By Wednesday, she was in a bit of state.

So much so that I made a public plea for everyone to ‘back off’ after she threatened to leave the show altogether.

I spoke to her at length on the phone, and she said she’d been horrified by the turning of the tide in the Press coverage.

‘Why are they doing this to me? You used to be an editor, tell me?’

‘Because you’re the hottest story in the world,’ I said. ‘And I’m afraid this goes with the territory.’

She sounded close to tears.

‘I was sick last night, and I can’t sleep,’ she said.

‘I wish they’d just leave me alone.’

‘That’s not going to happen, Susan, and it shouldn’t happen.

‘You entered this show to be a professional singer, and everyone who does that has to accept that the media will be interested in their story if they do well.

‘There’s only one way to shut them all up, and that’s to absolutely nail it in the final.

‘Kill them with your talent.’

There was a pause.

‘I’d better show them all then!’

‘That’s the spirit, Susan.

‘My advice is don’t read the papers, don’t watch TV, just stay calm, keep away from all the mayhem if you can, and concentrate on getting that final performance right.’

‘I’ll try, but it’s not easy. It’s everywhere, I can’t get away from it.’

‘It is, but there are only a few days left.

‘Just focus on your final performance, because in the end that is all that matters now.’

She laughed. ‘I’ve been practising a lot.’

‘Good!’ I said.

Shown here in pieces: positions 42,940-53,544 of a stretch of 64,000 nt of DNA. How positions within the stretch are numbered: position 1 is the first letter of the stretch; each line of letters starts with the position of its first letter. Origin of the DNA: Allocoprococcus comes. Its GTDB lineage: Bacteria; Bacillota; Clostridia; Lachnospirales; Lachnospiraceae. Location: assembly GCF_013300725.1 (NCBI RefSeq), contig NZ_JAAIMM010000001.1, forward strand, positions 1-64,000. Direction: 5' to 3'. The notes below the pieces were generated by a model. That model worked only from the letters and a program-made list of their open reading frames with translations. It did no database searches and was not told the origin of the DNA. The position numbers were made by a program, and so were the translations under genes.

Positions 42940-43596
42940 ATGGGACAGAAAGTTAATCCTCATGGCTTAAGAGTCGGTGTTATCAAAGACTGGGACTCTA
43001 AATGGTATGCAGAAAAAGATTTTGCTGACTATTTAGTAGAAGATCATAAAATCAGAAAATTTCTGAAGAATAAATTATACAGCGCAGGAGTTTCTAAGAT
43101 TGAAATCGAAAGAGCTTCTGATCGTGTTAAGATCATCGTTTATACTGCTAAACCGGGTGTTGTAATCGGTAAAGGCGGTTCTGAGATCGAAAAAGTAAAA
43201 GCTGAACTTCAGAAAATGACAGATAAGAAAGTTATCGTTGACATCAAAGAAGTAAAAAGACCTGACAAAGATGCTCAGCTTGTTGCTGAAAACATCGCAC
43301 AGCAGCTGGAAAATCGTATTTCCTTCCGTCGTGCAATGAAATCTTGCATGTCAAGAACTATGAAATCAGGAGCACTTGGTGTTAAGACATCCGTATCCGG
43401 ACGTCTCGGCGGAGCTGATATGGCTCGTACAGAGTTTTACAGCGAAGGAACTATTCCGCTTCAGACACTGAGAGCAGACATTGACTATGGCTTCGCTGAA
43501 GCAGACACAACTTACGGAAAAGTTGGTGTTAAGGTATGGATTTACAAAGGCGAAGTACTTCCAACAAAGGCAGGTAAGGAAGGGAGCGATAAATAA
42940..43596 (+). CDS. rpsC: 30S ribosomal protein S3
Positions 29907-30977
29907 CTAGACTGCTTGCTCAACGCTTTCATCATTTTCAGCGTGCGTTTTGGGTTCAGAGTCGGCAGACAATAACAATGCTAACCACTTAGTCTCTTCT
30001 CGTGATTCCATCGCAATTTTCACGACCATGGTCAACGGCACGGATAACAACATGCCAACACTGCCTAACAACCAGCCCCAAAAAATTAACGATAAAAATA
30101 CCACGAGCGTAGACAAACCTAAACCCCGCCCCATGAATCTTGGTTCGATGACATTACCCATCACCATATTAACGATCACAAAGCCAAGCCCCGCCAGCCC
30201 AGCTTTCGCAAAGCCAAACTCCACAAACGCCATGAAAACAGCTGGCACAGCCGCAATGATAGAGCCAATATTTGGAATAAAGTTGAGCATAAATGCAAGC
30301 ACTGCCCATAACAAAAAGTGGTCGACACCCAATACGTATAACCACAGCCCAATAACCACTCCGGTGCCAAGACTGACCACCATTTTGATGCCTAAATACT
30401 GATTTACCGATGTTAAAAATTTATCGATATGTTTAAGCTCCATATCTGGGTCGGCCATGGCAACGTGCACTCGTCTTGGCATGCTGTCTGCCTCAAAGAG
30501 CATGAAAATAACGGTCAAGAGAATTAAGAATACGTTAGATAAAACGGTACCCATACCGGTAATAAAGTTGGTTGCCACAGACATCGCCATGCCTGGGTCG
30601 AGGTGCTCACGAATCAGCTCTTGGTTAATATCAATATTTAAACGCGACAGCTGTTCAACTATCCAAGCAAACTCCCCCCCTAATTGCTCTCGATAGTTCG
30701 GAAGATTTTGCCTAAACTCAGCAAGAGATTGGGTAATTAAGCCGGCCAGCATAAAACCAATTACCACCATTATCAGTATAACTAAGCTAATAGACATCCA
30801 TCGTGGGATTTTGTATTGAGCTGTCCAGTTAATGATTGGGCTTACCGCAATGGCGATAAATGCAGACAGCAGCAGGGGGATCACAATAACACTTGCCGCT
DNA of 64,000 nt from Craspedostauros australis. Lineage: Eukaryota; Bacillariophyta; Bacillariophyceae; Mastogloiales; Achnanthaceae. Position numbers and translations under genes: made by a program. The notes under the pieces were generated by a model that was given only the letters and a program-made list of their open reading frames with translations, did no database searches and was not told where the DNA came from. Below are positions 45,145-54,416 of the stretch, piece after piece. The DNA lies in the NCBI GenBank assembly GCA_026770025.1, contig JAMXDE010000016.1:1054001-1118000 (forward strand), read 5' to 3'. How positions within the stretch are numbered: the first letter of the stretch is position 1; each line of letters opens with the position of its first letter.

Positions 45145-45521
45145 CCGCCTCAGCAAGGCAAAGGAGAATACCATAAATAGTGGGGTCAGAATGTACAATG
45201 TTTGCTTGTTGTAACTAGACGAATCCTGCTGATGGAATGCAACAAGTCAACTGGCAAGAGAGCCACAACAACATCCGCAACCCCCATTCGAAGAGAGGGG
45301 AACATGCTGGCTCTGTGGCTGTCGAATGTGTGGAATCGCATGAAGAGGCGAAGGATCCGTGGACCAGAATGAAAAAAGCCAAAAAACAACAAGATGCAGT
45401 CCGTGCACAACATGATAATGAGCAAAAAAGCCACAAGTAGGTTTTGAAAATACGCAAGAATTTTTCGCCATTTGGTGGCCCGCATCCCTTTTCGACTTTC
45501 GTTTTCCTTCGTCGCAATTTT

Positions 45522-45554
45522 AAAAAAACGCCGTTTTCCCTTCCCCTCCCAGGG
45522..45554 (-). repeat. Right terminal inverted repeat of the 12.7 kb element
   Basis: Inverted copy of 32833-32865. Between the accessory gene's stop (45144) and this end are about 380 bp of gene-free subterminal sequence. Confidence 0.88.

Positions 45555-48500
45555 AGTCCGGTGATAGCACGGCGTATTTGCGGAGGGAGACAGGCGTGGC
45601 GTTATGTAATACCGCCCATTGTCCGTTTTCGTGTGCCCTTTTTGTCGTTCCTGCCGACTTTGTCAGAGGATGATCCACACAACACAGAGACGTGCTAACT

At this stage, let me explain what goes on behind the scenes on Britain’s Got Talent.

The contestants are not just left to their own devices.

There is a huge support staff of people to advise them, and they are incredibly experienced in this kind of show.

The team on BGT also do X Factor, so they have had years of dealing with the highs and lows of being a contestant.

From my first-hand experience, this team are remarkably kind, patient and sympathetic.

They all know how nerve-racking it is, how difficult to suddenly find yourself thrust into the public eye, however much you want to be thrusted in the first place.

Simon, despite his tough-guy reputation, wants the show to be essentially uplifting and positive, not some kind of unforgiving Roman amphitheatre.

‘We want people to have a good time, both as contestants and as viewers,’ he told me.

‘Britain’s Got Talent works best when it’s a warm celebration of British talent and eccentricity, not when it resembles a bearpit.’

That doesn’t mean we can’t all have a good laugh at the daft, deluded acts, or mock the occasional complete idiots who grace our stage.

But it does mean that everyone working on the show knows there are limits, and that they take those limits very seriously.

Background checks, for instance, are done on every act that appears.

Everyone knew Susan was an exceptional case, the most talked-about contestant in the history of talent shows.

And she was repeatedly asked if she felt OK about continuing in the show.

‘Yes,’ she always replied. ‘I wouldn’t have entered otherwise.’

To try to make things easier for her, various close friends and family were flown down from Scotland to offer support and this definitely helped.

On the day of the final, I had another conversation with Susan on the phone.

‘You OK?’

‘Not really,’ she said. ‘I’ve not had a good night’s sleep all week, I haven’t been eating much, and I’m really stressed out.’

‘You’ve got your chance to show everyone what you can do tonight.

‘This is it, Susan. This is your moment to have the last laugh.’

She laughed. ‘I don’t feel much like laughing. There’s so much pressure, I don’t want to let anyone down.’

‘You won’t. You have inspired millions of people around the world with your singing, and you mustn’t let a few silly headlines ruin it for you.

‘You’ve enjoyed the show haven’t you?’

‘Oh yes, of course. I’ve been living my dream.’

I believed her, but was still worried for her.

‘You going to be OK tonight?’